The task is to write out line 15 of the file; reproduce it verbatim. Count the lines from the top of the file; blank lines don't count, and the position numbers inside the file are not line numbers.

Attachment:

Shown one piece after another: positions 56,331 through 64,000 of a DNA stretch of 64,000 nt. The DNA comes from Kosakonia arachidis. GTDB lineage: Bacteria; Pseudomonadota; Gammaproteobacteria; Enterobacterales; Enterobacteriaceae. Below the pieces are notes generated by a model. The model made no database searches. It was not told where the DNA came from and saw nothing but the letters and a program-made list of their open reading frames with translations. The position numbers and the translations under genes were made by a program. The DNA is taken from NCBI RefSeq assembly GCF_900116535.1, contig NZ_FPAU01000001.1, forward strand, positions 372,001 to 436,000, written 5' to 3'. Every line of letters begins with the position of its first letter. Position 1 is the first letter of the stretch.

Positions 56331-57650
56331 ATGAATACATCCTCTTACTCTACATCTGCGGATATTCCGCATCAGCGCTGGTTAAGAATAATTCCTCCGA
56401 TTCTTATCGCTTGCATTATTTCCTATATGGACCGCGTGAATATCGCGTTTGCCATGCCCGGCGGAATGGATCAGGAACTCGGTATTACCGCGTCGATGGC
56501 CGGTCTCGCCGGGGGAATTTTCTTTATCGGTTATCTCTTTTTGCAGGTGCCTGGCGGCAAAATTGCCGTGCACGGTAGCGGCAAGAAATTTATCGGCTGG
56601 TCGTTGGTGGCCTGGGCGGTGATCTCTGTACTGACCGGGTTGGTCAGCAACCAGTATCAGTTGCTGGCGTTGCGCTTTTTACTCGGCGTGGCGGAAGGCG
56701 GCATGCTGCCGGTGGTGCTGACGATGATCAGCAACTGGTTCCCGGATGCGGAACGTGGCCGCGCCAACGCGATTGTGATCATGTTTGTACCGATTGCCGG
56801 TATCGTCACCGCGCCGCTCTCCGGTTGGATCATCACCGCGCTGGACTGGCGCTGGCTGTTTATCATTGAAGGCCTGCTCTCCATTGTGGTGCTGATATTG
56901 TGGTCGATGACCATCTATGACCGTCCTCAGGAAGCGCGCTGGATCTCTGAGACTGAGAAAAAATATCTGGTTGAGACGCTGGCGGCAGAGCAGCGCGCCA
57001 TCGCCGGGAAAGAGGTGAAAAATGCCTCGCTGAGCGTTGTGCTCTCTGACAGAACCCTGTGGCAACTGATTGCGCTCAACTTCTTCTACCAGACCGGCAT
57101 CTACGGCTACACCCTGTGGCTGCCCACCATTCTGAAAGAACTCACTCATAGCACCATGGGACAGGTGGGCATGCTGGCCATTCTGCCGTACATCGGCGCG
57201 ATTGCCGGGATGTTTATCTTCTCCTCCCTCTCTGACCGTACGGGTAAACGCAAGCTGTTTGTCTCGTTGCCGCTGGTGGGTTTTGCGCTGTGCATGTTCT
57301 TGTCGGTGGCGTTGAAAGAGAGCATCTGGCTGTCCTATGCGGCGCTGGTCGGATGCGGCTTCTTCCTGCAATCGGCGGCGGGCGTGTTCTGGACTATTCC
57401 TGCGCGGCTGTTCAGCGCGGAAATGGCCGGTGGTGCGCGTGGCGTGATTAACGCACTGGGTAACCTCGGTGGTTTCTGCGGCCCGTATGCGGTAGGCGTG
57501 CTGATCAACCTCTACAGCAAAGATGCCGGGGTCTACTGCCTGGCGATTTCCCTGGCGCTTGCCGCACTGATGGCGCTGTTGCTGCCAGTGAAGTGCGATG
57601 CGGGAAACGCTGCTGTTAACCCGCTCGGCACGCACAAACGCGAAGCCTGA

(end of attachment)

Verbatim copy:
57501 CTGATCAACCTCTACAGCAAAGATGCCGGGGTCTACTGCCTGGCGATTTCCCTGGCGCTTGCCGCACTGATGGCGCTGTTGCTGCCAGTGAAGTGCGATG